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Unformatted text preview: organization, the sheer volume of transactions, which might well reach into the millions, prevents the auditor from examining every transaction. Thus, just as with a house inspection, there is a trade-off
between the exactness or precision of the audit and its cost.
To deal with the problem of not being able to examine every transaction, the auditor uses (1) his or her knowledge about the transactions and/or
(2) a sampling approach to examine a subset of the transactions. Many times the
auditor is aware of items in an account balance that are more likely to contain
misstatements based on previous audits, understanding of the client’s internal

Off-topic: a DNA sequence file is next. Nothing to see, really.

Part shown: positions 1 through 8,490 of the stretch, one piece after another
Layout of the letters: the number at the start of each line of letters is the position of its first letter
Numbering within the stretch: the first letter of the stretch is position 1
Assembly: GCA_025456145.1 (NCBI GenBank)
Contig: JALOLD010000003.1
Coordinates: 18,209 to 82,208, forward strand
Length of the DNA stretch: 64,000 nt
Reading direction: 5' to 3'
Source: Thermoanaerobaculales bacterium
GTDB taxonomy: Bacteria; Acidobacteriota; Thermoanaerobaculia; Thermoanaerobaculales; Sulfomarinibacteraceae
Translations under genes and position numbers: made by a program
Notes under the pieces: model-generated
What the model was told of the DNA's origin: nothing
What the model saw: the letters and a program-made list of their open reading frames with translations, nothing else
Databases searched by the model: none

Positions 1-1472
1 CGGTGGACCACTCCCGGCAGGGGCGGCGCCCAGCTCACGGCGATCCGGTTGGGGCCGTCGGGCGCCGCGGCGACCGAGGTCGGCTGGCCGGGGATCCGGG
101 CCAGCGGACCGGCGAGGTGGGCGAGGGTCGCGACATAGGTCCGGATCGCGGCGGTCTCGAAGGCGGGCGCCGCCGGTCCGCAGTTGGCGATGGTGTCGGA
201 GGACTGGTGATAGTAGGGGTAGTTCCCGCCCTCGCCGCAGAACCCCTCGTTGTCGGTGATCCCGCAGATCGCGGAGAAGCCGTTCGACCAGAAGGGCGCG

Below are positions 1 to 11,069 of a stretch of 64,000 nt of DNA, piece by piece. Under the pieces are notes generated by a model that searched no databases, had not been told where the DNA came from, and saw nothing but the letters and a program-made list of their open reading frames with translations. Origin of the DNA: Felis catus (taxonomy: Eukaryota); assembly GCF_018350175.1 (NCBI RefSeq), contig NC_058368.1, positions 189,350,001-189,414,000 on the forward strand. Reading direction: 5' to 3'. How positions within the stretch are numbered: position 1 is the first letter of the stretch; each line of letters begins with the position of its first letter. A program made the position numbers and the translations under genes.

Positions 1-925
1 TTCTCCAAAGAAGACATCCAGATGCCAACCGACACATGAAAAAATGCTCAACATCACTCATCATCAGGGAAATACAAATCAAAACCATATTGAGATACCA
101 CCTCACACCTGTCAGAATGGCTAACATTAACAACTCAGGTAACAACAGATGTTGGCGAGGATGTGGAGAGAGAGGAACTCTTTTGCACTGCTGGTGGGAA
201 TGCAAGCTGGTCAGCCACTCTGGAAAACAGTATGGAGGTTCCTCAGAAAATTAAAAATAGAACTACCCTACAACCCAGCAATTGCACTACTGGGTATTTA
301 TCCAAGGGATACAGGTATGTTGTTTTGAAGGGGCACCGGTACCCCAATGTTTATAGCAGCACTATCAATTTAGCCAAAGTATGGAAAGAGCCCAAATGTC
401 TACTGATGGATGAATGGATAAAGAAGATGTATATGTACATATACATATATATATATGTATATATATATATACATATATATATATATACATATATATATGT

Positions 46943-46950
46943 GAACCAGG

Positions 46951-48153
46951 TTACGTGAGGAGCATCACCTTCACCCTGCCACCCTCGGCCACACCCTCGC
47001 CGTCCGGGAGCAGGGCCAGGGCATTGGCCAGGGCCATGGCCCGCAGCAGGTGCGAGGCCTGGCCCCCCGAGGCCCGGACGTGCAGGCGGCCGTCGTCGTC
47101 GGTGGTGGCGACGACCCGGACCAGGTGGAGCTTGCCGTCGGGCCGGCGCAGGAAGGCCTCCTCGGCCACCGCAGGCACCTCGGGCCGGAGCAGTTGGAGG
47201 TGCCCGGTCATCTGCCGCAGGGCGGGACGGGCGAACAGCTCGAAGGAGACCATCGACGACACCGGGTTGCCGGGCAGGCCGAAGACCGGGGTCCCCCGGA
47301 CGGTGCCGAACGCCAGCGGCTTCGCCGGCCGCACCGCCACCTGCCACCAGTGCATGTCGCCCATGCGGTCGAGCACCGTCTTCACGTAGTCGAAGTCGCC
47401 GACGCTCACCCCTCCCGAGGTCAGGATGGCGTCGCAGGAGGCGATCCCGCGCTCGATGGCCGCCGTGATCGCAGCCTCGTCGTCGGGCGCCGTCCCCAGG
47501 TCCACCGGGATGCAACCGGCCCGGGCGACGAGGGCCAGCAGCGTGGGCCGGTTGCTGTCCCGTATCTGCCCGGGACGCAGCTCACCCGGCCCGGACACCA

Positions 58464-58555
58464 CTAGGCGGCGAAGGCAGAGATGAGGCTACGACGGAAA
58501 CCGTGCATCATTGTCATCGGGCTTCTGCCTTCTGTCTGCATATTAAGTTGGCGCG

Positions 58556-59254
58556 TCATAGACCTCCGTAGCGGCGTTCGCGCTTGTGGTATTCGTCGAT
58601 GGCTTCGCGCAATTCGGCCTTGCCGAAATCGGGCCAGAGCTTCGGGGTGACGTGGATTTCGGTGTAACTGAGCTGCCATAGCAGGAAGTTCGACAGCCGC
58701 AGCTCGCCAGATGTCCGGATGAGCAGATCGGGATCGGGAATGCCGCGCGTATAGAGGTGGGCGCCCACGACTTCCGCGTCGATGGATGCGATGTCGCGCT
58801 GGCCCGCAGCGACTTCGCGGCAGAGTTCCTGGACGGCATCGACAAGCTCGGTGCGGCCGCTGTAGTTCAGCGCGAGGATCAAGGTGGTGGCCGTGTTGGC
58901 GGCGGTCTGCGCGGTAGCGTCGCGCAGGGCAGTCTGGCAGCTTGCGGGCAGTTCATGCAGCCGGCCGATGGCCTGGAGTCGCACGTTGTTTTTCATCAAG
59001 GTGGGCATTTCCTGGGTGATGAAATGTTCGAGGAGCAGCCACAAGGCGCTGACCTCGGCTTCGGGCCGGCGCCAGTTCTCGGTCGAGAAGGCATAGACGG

control system, or knowledge of the client’s industry. For example, the auditor’s
prior knowledge may indicate that transactions with certain types of customers
are more likely to contain misstatements. The auditor can use this knowledge
to speciﬁcally select those transactions (e.g., speciﬁc accounts receivable) for
examination. When the auditor has no special knowledge about which pa...
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